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Thursday, July 3, 2014

The Bethel Wars, Summer 2014 Edition

These dollar bills just keep getting passed back
and forth, properly dated & tagged!
It's taken him two years to do it, but Wes has finally made a clean sweep of our most recent two-round series in the Bethel Wars!  He thoroughly enjoyed out-playing me and I had a terrific time getting out-played.  What more could be said about two rounds of golf with one's elder son in the sweltering heat and humidity of mid-summer in the Carolinas while Arthur was gathering strength just 200 miles to the east.

We played our first match at The Links at Stoney Point, the local club that hosted the Symetra Women's Health Classic in May and our second match at the Etowah Valley Golf Club in North Carolina.  I've been wanting to explore some of the nearby mountain golf options and Wes is always good for a road trip.

Let's go! he said with a grin on his face when I told him my favorite golf pro, Tommy Pendley, had recommended Etowah.

Stoney Point was one of those matches that went back and forth for 16 holes, with Wes up by one, then all square, then me up by one, then all square again.

We teed off into the early-morning misty fog that is part of what I love about living in the Carolinas, where morning begins slowly and gently.  I couldn't get ahead -- he was a tough competitor -- but he couldn't either, and we were having a lovely time.  The course was in wonderful condition and a pleasure to play.  Wes dumped a ball into the water hazard that guards the number 2 green and I felt guilty that I'd forgotten to warn him about the modifications to that hazard since he'd last play the course.  I apologized.

Then I hit into the lateral water hazard on number 4 and in a magnanimous filial moment he gave me a mulligan.  (We've always reserved the right to gift each other with mulligans from time-to-time -- it's part of our competitive tradition.)  For the purists among you, Wes took that hole.

We were all square when we left the 16th green and headed for 17, and this was going through my head:  I need to win 17 because 18 is a long par 5 and the best I can do is bogey it.  Wes, by far the longer 2nd shot hitter, is likely to get to the green in regulation.  We are both putting adequately but not making many up and downs, so I can't count on a miracle putt for me or a 3-putt from him.

Then we played the hole.  Wes hit a very sloppy tee shot on 17 and ended up in the right rough, just clear of the trees, with a long uphill shot to a very funky green.  I hit a nice crisp tee shot that made the edge of the green and stuck.  I was left with a fairly easy two-putt and could smell my par and his bogey.  But the putt needs to drop before you put the hole in your column.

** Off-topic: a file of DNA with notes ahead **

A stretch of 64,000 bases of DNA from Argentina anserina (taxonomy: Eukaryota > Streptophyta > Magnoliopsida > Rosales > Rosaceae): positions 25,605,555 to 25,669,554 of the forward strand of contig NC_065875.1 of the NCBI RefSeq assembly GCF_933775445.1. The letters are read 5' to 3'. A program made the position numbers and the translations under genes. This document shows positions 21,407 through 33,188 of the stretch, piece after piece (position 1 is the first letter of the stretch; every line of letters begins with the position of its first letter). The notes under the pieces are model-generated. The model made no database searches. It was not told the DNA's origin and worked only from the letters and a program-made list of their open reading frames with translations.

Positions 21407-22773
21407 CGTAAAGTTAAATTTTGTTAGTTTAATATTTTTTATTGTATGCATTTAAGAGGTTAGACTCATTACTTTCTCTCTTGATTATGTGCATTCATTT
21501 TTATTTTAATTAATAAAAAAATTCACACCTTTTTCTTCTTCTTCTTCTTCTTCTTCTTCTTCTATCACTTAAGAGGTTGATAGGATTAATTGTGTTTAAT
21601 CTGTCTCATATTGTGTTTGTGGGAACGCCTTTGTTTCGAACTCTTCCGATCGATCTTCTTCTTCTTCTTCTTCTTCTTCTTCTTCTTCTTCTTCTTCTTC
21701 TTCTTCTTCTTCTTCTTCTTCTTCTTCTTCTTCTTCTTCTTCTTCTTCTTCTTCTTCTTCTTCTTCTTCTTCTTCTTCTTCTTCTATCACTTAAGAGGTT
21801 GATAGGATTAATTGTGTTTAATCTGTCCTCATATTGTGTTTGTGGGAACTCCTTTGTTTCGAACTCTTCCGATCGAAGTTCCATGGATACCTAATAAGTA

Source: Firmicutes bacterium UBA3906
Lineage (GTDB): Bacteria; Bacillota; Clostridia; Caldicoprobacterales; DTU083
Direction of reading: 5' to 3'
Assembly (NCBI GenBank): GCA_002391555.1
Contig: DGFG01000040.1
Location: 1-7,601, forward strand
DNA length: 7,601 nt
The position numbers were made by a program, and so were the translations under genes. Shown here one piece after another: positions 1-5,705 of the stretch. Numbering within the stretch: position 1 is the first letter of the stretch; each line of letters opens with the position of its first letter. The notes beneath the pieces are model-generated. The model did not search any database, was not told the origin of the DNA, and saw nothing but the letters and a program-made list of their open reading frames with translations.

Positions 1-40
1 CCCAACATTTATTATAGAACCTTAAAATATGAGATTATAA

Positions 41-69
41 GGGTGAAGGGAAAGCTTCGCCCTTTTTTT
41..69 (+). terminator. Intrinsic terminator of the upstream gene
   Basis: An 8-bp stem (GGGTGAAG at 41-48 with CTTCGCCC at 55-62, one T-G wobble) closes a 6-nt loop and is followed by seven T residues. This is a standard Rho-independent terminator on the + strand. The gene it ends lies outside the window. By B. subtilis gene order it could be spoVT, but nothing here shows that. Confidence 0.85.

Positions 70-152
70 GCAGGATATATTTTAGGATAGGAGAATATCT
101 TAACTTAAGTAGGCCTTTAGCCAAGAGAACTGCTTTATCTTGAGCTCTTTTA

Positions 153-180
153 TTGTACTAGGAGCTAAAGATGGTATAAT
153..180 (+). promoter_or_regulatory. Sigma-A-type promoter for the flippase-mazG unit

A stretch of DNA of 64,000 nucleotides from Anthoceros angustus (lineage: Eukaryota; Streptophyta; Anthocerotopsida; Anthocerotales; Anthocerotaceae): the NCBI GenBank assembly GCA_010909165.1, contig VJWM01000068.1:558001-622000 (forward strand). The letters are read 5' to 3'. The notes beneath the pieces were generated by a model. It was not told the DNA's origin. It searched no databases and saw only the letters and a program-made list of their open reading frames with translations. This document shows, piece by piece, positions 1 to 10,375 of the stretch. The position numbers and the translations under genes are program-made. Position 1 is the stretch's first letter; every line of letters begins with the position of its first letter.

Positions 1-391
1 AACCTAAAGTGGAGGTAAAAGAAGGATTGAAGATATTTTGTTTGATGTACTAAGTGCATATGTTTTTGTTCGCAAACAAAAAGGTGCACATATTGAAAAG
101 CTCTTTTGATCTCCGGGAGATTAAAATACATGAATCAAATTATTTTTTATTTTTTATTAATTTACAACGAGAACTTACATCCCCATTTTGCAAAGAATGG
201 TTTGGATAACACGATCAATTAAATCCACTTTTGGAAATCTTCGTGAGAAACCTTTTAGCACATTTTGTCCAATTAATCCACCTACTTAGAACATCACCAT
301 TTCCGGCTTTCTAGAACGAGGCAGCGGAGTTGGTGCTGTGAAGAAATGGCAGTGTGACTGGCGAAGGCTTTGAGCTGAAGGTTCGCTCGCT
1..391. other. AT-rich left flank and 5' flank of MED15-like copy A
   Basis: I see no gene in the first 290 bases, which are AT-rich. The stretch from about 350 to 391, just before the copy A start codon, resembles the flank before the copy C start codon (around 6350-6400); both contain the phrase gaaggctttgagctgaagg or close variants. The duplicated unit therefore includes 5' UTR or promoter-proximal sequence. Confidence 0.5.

Wes executed a beautiful, television-quality shot out of the rough, up the hill, and onto the green that he couldn't see, his ball sitting like a well-trained retriever with a duck in its mouth, about six inches from the cup.  I had a 20-foot uphill putt that was going to break hard to the left.  I didn't hit it.  I don't know what happened.  It went dribbled along for about ten feet and died.  Wes got the par. I got the bogey.  I was down by one going into the par-5 18th hole.

That hole didn't go as planned either, which is more or less the way the game of golf seems to unfold.  Wes hooked his tee shot and it ended up in the rough just above the lateral water hazard on the right. I hit a beautiful shot off the tee and my second shot was much better than average, so I was within easy reach of the green with my third shot.  There were no obstructions.  Wes fought his way out of the rough but didn't quite make the fairway and ended up facing a third shot from more rough.  I had him.  I could still end the round all square (we don't have sudden death playoffs in the Bethel Wars -- ties are allowed).  But the putt needs to drop before you put the hole in your column.

I sliced into the bunker.  Wes hit another television-quality approach shot. He got the par and I got the bogey and he claimed his first victory in more than two years.

Wes, Etowah Valley Golf Club Big Winner!
Then it was off to Etowah Valley, which is a very pleasant and very busy place, well worth the two hour drive.  There's always the flavor of adventure in taking on a new golf course, and we talked about the holes as we played them.  That's part of the pleasure of family golf matches.  Some of the conventions surrounding competition get suspended and collaboration often overlays and softens everybody's killer instinct.

During my physical therapy after my shoulder surgery, one of my goals was to regain enough strength to play two rounds of golf in two days, the minimum for a Bethel Wars session.  I'd given myself a test run in May at my club's two-day member-member tournament and was still very weak on the second day.  I redoubled my physical therapy efforts.  Wes was already on my calendar.

As we drove through the mountains yesterday morning I quietly fretted, hoped I'd improved enough to play a respectable round at Etowah Valley; and I had.  I didn't play a winning round, but I hit every fairway and kept pace with him.

Still, there are days when the best you have to give isn't enough to win, when the water hazards on South Course 4th and 5th holes loom much larger than they really are, when the hole keeps sliding fractionally to the left of your putting line, when your 3-wood begins to feel like an oversized sledge hammer and you have to club down in order to get a solid ball strike.  My round at Etowah Valley was such a day, but there was a consolation prize that surpassed any pleasure I might have extracted from a win.  I enjoyed a leisurely lunch with Wes after the round, who picked up the tab and issued the challenge for the next edition of the Bethel Wars: Phoenix at Thanksgiving.

I'll be ready!